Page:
We’ve seen that division SOL pass rates fall with increasing economic disadvantage. Those data also suggest that Richmond’s gross underperformance is not explained by the economic disadvantage of the Richmond students.
Drilling further into the relationship between academic performance and economic disadvantage (ED for short), the reading pass rates of Richmond’s elementary schools show a moderate correlation with ED and the mathematics a weak correlation but our middle and high schools show considerably more robust correlations:
Here are the SOL/ED data:
Note: Franklin has both middle and high school grades; I omit it from the graphs because it does not directly compare to either kind of school.
The other thing to notice about the middle schools is the very low pass rates. Here, for reference, are the average pass rates by grade. The horizontal lines are the reading and math “benchmarks” for accreditation.
Why do the middle schools get much lower SOL pass rates with mostly the same kids as the elementary schools? Let’s infer that the middle schools are doing a muchworse job. See below.
In any case, the R2s imply that the SOL is affected, especially in the middle and high schools, by economic condition or something related to it.
The Student Growth Percentile (SGP) was supposed to remove that correlation so I turned to the latest available data, the 2014 data by school in the 2d download from VDOE in response to Brian Davison’s suit.
There are no high school reading or mathematics data for Richmond in that dataset (EOC Algebra I only) but the elementary and middle school results are compelling.
Here we see our elementary schools performing at bout the 50th percentile on math and a notch lower on reading. Those performances were mostly uncorrelated with ED (reading R2 of 1%; math, 3%). The Good News: These learning measures, esp. the reading, are a bit better than the SOL pass rates might suggest.
The school with a reading SGP of 71 (!) is Carver; the 63 is Jones. As to math, we have six schools above the 60th percentile (Ginter Park at 70; Fisher, 67; Carver, 66; Jones, 65; Munford, 64; and Greene, 62), with Reid in the basement at 32. That collection of reading STPs just under 40 is not encouraging.
Caveat: These data use the whole school %ED from the Fall census. The VDOE data would allow calculation for only the SGP grades, 4 & 5, except that their data suppression rules give blank ED values for Munford and Henry by suppressing the fifth grade data (fewer than ten kids reported). The totals are larger than the sums for the individual grades and presumably include all the ED students so I’ll stick with the (presumably undoctored) total data.
Here are the data:
The two very low ED schools are Munford at 10%, performing well above the 50th percentile, and Fox at 22% ED scoring at the 50th percentile in reading but only the 44th in math. This makes it look like those nice SOLs at Fox are the result of smart kids who are scoring well but not improving as much as the smart kids in other schools.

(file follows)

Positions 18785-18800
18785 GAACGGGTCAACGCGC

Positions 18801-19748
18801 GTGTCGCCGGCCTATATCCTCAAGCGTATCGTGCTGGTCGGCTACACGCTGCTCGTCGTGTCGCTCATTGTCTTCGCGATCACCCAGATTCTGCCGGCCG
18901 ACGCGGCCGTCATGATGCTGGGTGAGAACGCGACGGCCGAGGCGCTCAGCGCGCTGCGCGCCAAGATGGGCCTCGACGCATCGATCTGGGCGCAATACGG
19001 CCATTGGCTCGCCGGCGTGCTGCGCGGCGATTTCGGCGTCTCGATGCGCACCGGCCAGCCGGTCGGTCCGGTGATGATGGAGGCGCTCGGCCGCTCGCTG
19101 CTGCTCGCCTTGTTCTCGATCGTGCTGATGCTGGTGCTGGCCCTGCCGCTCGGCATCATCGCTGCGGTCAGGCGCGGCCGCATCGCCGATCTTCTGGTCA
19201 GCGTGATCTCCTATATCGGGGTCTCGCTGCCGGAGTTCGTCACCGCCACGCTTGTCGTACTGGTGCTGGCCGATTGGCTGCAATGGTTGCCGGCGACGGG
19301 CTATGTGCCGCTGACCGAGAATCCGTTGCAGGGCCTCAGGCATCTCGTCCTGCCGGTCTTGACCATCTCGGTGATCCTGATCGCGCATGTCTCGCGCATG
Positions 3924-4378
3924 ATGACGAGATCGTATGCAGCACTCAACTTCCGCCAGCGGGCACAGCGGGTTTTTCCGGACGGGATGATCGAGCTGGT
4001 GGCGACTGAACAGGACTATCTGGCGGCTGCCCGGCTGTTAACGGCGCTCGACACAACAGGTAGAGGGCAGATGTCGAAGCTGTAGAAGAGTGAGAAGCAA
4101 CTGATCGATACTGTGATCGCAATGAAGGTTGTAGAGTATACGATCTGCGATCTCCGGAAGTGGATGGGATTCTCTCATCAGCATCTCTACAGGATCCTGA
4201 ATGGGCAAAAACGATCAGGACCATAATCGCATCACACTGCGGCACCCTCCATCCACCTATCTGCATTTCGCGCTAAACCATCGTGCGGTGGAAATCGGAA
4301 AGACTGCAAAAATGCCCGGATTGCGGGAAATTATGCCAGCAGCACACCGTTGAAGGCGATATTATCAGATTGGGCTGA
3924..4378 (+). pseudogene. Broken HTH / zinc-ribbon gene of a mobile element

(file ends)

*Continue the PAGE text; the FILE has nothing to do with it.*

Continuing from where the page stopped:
The 24th percentile score in math is Reid.
The conclusion: On the 2014 data, our elementary schools are doing an average job, on average. There’s work to be done at Reid and some others but, all in all, the SGPs report more learning than the SOLs might suggest.
And how much the kids learned was generally unrelated to economic disadvantage.
The middle schools were an unhappier story:
The database let me pull the 6th, 7th, and 8th grade data so I’ve included Franklin.
Note the low average performance and the modest correlation of the math scores. Also notice the absence of schools with low ED populations.
As to that last point, these data raise the question whether those low ED kids from Munford and Fox have dropped out or gone to the Counties or to private schools for middle school or whether their numbers just disappear into the average.
To that issue here, first, are the totals:
And here are the details:
Or, relative to the 9th grade memberships:
VDOE publishes no data on kids who drop out before entering middle school The data they do share indicate zero dropouts from grades 7 or 8 in 2014. That seems unlikely but it’s all the information we have.
We are left with the possibility that the middle school drop in membership and rise in %ED reflects some of the more affluent kids fleeing to private schools and to the Counties. The precipitous drops in both total and ED membership after the 9th grade surely come from dropouts.
But to revisit the major point: The low correlations with ED tell us that the low middle school SGPs can’t be caused by the increased economic disadvantage; the leading candidates for those lousy SGPs, then, are lousy teaching and/or lousy administrators who fail to control the middle schools.
The other point here: The State Department of Data Suppression has stopped calculating SGPs, which leaves us with the manifestly flawed SOL data to assess school (and teacher) quality. It seems we’ll have to wait until late summer to see whether they are going to release or suppress their new progress (aka “value”) tablesthat measure academic progress (but mostly ignore the lack of it).